CFP for Edited Volume: Passing While “Post-Racial”: Performance and Identity Production in Neo-Passing Narratives
Editors: Mollie Godfrey and Vershawn Young
contact email: email@example.com
On July 17, 1952, the African American weekly Jet Magazine featured an article titled: “Why Passing is Passing Out.” This article suggested that the growing Civil Rights Movement would put an end to Jim Crow legislation and therefore to acts of racial passing—the phenomenon whereby some African Americans with optically white skin chose to live as white in order to escape the pains of segregation. Although Jet was accurate in predicting the imminent end of Jim Crow that began in 1954, its projection that passing would pass out has still yet to occur. Not only has the practice continued, but in more recent years it has expanded beyond race to other categories of identity such as class, gender, sexuality, religion, education, profession, criminality, and citizenship.
Post-Jim Crow film, literature, and popular culture illustrate the continuation and enlargement of racial passing both as a historical phenomenon and as an artistic trope. As Civil Rights-era audiences came to terms with the changing political landscape, passing lingered in film and literature such as Imitation of Life (1959) and Black Like Me (1961). Now and in the decades leading up to our “post-racial” moment, passing has reemerged in a variety of genres, from novels such as Danzy Senna’s Caucasia (1998) and Philip Roth’s The Human Stain (2000) to memoirs such as Gregory Howard Williams’s Life on the Color Line (1995) and Bliss Broyard’s One Drop (2007). Recent artists such as Percival Everett, Mark Stewart, Daniel Black, and ZZ Packer are also playing with passing, pushing it to interrogate investments in static conceptions of class, sexual desire, gender identity, and racial authenticity. At the same time, passing is appearing in a variety of forms within popular culture, from comedic work by Dave Chappelle, Sarah Silverman, and Ben Stiller, to reality TV series such as Ice Cube’s Black White, America’s Next Top Model, and The Jersey Shore. Given that these works are emerging in the age of post-structuralism and post modernism, when it is largely accepted that essentialist notions of identity are flawed and that identities are always in production, if not in flux, then it must be asked: Why does passing persist?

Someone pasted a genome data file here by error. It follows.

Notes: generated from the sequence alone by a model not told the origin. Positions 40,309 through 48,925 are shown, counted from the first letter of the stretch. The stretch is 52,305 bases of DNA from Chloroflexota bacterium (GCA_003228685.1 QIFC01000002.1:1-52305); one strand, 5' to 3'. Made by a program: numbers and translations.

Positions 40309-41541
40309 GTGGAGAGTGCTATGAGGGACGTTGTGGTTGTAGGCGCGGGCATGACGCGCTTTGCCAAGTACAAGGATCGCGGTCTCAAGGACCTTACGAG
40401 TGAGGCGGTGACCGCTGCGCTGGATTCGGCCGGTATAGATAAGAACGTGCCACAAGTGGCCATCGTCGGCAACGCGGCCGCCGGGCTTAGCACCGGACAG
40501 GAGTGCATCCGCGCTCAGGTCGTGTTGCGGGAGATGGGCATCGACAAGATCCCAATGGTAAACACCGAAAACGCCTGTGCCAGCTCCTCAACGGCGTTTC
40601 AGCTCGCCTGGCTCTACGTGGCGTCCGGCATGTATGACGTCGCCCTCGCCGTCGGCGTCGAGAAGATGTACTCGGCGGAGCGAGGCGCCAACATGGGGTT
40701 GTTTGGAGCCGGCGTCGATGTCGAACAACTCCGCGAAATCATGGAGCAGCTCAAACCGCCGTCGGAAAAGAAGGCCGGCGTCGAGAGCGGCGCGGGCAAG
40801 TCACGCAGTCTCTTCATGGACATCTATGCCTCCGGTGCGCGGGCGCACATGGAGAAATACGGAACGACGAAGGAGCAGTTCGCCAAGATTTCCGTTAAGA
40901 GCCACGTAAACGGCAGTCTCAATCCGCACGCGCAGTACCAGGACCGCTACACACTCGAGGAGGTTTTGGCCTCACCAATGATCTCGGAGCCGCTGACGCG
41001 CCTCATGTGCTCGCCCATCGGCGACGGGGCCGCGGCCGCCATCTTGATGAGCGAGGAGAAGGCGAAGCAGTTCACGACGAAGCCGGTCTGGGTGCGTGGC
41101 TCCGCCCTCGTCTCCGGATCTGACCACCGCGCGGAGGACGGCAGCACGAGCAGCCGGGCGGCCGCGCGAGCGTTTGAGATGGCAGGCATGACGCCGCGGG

Growing out of a panel presented at the most recent American Studies Association meeting in 2013, this volume will focus on a range of texts, broadly construed, that can be identified as part of the emerging genre of neo-passing narratives: contemporary narratives that depict a protagonist being taken for an identity other than what s/he is considered really to be. That these narratives or texts are written, constructed, or produced at a time when passing should have passed reveals that the questions passing raises—questions about how identity is performed and contested in relation to social norms—are just as relevant now as they were at the turn of the twentieth century. This volume seeks to explore passing’s proliferation in the post-Jim Crow moment. How do these works compare to earlier passing literature, such as Charles Chesnutt’s The House Behind the Cedars (1900), Nella Larsen’s Passing (1929), or Langston Hughes’s “Who’s Passing for Who?” (1952)? What does passing look like now? How does it relate to contemporary discourses of race, gender, and class? Why is it still of literary and cultural interest?
Potential topics include: • A comparison of contemporary passing texts to pre-Civil Rights passing texts. In what ways are later texts indebted to that prior literature? In what ways are they transformative? • A consideration of neo-passing narratives that illustrate not just racial, but spatial, class, gender, sexual, and professional passing. • Neo-passing narratives as they emerge in a variety of current media, including music, film, television, reality television, advertising, and social networks. • Neo-passing narratives as a reflection and/or exploration of neo-liberalism. • Passing at it relates to current notions of authorship, racial authenticity, racialized commodities, post-racialism, or cosmopolitanism. • Passing in relationship to particular generic conventions, such as those of the memoir, the novel, or particular genres of music. • Passing in relation to contemporary controversies in schools, higher education, the workplace, prisons, electoral politics, and to laws about immigration, diversity, affirmative action, and discrimination.
Please send proposals of no more than 500 words and biographies of no more than 100 words, in either *.rtf (rich text format) or *.doc (MS Word document format), to co-editor Mollie Godfrey (firstname.lastname@example.org) by June 1, 2014. Selected authors will be notified by June 15, 2014. Please note that invitation to submit a full essay does not guarantee inclusion in the volume. Full articles (5500-7000 words) will be expected by August 15, 2014.
Editors: Mollie Godfrey and Vershawn Young
contact email: email@example.com Email: firstname.lastname@example.org
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